Ethos Building

When identifying roles in a party of roleplayers, one that inevitably rises is the “Face,” the character who does the talking for the party. The identified leader of the party is often decided by player, rather than the character. The truth is that being a leader in any given situation is a question of the ability to have a plan, envision its execution, and then deploy the plan, using the resources at hand. As a result, every character has the potential for some spotlight time as a leader, if they can identify their own power base and leverage it to establish their ethos to the other characters, as well as any NPCs that may be part of the plan.

Aristotle lists three different kinds of rhetorical argument. The pertinent one today is called ethos. Ethos was an argument about character – specifically, the elements of a speaker’s character that made them credible on the topic at hand. For the classic rhetoricians, it had to do with the quality of your reasoning skills, but a broader interpretation could look at the different bases of power that anyone can draw off of. A full range of the bases of power can be found at Wikipedia, but there are four that PCs can look to. I have shortened, folded, and spindled these concepts for ease of use in a gaming setting.

Personal Power – Referred to in the text as “personal reward power,” this is the sort of power we normally associate with the “face” PC. Personal power has to do with being able to offer people personal approval and them acting on that offer – in this case because you’re just so darned charming. High levels of personal charisma and training in social skills have taught you how to get people to crave your good opinion. Perhaps people follow you because speak convincingly of tremendous human achievement (“Ask what you can do for your country”), or maybe because they believe that you will appreciate their efforts, wherever you may be headed.

Position Power – this is normally called “legitimate position power,” but for our purposes legitimacy can be a little ambiguous. Position power is power derived from, well, your position – nobility, military rank, or a leadership posting in a guild, legitimate or otherwise. Position power gives you access to resources and personnel. Even if you don’t have a silver tongue, if you can call on horses for your party, or your battle brothers to bolster you in an hour of need, you have solutions to problems, which is the first step in being a leader.

Expert Power – There is power in being the gal who knows how things work. Oftentimes, the PCs who invested all of their skills in knowing what it is the party is looking at simply serve as exposition machines for the GM. But a quick glance at how high-intelligence characters can be portrayed – Doctor Who, Sherlock Holmes – show something important: within that massive filing index of facts often lies the answer to the problem the party is facing. In gaming terms, this requires a little more cooperation between the player and the GM to enable a knowledgeable character to use their knowledge, rather than play a game of telephone from the GM to the other players.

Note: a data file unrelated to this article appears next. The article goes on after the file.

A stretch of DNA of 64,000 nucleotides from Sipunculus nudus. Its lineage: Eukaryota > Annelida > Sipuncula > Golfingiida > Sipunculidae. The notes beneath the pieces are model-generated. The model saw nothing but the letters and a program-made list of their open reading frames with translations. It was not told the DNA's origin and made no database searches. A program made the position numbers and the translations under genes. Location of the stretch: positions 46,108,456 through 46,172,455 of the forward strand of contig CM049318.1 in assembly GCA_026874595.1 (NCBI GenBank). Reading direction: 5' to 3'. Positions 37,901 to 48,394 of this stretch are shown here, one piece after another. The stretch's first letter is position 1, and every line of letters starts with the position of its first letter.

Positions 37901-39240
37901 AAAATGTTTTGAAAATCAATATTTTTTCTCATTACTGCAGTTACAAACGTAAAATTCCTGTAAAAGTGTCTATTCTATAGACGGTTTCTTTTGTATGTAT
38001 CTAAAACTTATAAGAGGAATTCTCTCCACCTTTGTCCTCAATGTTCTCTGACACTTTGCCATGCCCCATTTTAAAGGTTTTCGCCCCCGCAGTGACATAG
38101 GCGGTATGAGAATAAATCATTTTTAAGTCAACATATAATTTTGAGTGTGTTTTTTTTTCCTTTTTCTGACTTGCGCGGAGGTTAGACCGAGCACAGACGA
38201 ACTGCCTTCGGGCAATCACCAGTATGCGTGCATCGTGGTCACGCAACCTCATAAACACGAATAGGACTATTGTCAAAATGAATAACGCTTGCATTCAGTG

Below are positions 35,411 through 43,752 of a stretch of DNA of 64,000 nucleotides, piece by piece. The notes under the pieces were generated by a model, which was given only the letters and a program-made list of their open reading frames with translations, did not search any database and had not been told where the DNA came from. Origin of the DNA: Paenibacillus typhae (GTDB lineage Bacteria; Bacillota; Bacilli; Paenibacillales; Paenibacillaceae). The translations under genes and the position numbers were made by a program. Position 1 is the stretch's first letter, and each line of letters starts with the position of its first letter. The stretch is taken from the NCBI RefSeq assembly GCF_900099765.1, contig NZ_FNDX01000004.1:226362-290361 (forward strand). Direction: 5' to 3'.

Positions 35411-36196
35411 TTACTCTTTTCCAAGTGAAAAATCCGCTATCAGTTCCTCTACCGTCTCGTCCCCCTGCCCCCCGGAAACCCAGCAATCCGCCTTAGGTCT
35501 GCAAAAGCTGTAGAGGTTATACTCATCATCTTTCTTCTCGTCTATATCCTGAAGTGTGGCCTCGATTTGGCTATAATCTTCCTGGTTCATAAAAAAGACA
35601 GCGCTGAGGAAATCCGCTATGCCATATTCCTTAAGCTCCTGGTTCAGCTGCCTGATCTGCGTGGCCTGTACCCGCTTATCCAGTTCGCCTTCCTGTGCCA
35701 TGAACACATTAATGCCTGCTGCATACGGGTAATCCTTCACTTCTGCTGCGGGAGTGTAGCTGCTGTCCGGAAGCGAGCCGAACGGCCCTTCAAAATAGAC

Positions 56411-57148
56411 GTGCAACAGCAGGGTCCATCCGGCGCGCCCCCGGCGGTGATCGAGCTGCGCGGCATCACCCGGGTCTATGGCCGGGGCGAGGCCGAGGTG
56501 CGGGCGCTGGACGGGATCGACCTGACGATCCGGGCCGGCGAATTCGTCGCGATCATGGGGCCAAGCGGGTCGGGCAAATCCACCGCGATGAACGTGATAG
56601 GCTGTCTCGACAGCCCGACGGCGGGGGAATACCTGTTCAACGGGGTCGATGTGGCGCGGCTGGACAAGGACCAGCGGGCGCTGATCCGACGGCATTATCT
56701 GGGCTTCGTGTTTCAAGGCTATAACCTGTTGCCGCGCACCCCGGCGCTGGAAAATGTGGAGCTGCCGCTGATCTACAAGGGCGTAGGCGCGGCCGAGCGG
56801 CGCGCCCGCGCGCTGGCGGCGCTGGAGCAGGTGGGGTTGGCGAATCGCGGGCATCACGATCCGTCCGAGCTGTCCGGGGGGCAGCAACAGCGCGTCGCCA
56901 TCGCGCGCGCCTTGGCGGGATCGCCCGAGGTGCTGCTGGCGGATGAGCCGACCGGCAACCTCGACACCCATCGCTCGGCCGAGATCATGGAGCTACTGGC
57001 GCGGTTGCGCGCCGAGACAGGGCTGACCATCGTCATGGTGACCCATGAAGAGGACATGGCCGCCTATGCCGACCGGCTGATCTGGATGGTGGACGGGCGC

Referent Power – It is not always necessary to be the leader of a group in order to make use of its resources. This power base is more likely to appear in games where the PCs spend most or all of their time in a single primary location – the allies you collect, by means of fellowship in a group or simply by building a circle of people you know – are, in fact, a resource, though it can seem callous to say so. We don’t generally think of our friends that way; however, we also don’t have to deal with life-threatening challenges as regularly as the average PC. If you’ve been keeping notes, as I advised, just having in your notebook the two or three NPCs that can help the party navigate the problem makes you a problem-solver, and a problem-solver is a potential leader.

Now, not everyone wants a leadership position, though most of us want to be heard from time to time. Learning to leverage your power intelligently is what builds your ethos – it makes you credible and increases the likelihood the party will listen to you the next time you have a crazy plan that just might work. A strong personal ethos means that you don’t have to be in charge all of the time, but when you open your mouth to speak, everyone’s going to listen.

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